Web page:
Five minutes. That’s all the time it took for me to fling down the HTC Flyer in disgust and pick up my old reliable paper notepad. I had brought this new 7-inch Android tablet with me to Mandarin language class because I hoped it would help me take better notes in addition to syncing the audio of my teacher and classmates with my writing. But the Flyer thwarted me at every turn.
First, as I leaned on the bezel to write I noticed that it was accepting input from my palm instead of the pen as it popped up a virtual keyboard and a context menu while I was just trying to write. I looked down at one point and I was back on a menu page rather than on my note. Worse, when I later tried to play back the audio I had recorded, my teacher sounded like a Dalek drowning in a vat of boiling chocolate while the noise of the pen hitting the screen drowned him out. Unfortunately, the Flyer is just the latest example of note-taking tech gone wrong.
The digital pen ought to be mightier than the finger, the keyboard, or the bic, but the reality doesn’t live up to the hype. In December, I was similarly disappointed with ASUS’s Eee Note tablet because of its poor audio recording and lack of basic features such as OCR (which the Flyer doesn’t have either).
Pen-based tablets that focus on note-taking should be the next big thing. Everyone from students to office workers to factory workers needs to take notes on a daily basis. Paper is inherently bad—it’s easy to lose, has no multimedia component, and isn’t searchable. The Livescribe Echo Pen is a device that records audio and your strokes while you write on paper, but it still uses paper. Keyboard input limits the user to set lines and spacing that doesn’t mimic the way students take notes or teachers draw on whiteboards. And capacitive finger input is just too imprecise, as are capacitive pens that simply mimic a finger’s capacitive charge.
The world is waiting for the ultimate note-taking tablet, complete with an active stylus that allows for accurate, pressure-sensitive strokes and software that really empowers note-takers. Here’s what we need:
- Total Touch Rejection: When I’m using the pen, the tablet should not accept any input from my hands. Even if I accidentally lean on the home or back buttons, those touches should be ignored until I put the pen away.
- Accelerometer Rejection: Don’t you dare change the orientation on my tablet while I’m trying to write something. Disable the accelerometer when I’m using the pen.
- Audio That Really Syncs With Text: I should be able to tap a word that I wrote and hear the audio snippet from a few seconds before and after that word was written. I thought the Flyer was supposed to do this, but apparently I was just dreaming because hitting the play button just cycles through the entire recording and scrolls down the notes page while doing it.
- A Good Microphone : My $80 Olympus voice recorder can detect voices across the room, even when it’s buried in my pocket, so why can’t a $500 tablet? The recording software should also be able to filter out the sound of the pen hitting the screen.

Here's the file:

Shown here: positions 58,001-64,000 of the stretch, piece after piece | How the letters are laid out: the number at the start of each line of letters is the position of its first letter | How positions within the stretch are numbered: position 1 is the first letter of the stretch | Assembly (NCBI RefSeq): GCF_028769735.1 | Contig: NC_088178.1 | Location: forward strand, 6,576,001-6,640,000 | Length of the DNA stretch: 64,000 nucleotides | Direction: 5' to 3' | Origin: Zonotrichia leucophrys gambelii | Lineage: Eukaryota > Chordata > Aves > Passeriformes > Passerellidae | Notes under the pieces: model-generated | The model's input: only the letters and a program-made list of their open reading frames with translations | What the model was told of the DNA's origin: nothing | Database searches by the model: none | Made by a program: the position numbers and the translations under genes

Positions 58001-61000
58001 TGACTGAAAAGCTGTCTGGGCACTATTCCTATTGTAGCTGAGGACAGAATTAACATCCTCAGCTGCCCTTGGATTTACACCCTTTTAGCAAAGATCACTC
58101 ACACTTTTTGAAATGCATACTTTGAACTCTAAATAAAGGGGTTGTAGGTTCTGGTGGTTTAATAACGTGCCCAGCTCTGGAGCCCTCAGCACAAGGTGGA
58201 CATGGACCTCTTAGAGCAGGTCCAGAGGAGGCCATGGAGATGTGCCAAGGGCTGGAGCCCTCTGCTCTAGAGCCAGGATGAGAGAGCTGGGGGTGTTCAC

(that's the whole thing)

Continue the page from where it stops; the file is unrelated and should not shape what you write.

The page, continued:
- No Lag: Even with fancy N-Trig DuoSense technology and a speedy processor, there’s still some latency when you write on the Flyer. The ink should appear immediately when the pen touches the screen.
- Built-In OCR: It’s not enough to simply store notes as graphics files and force users to employ an external tool such as Evernote to convert them to ASCII text. The tablet’s built-in software should offer the option to do OCR on your notes to make them fully searchable and indexable.
- Pagination: The tablet should store notes as separate “pages” that a user can flip through. The concept of one endless scrolling page that follows the pen is unnatural and uncomfortable. Let me flip to the next page when I’ve filled this one up.
- Built-In Stylus Bay: I should be able to snap the stylus into a port on the tablet chassis so I won’t lose it. HTC completely ignored this concept on the Flyer and made it much too easy to lose the pen.
- Stylus Should Come Standard: Selling a note-taking tablet such as the Flyer without its pen is like selling a large-screen TV without a remote control. If the pen costs a few dollars extra, then build that into the price, but don’t gouge users on the cost of the stylus just so you can cover the cost of the tablet. Fujitsu uses the same DuoSense technology as the HTC Flyer, but charges $23 for an extra stylus. HTC charges $80 for a stylus and doesn’t even include one with its $500 tablet. Lame!
- Screen Flexibility: Maybe this is beyond the capability of current technology, but I’d like to write on a tablet that actually feels like paper by offering some give. Using a stylus on a hard plastic screen is like trying to sign a cement wall.
We can hope that Microsoft provides more of these features in Windows 8 or that upcoming Android devices such as the ASUS MeMo 3D get this right. But right now, we’re still left wanting.
If tablet makers take note-takers seriously, they will provide these features and have a chance to do something that the iPad can’t. Or they can keep fooling around and giving us new reasons to visit the stationary store.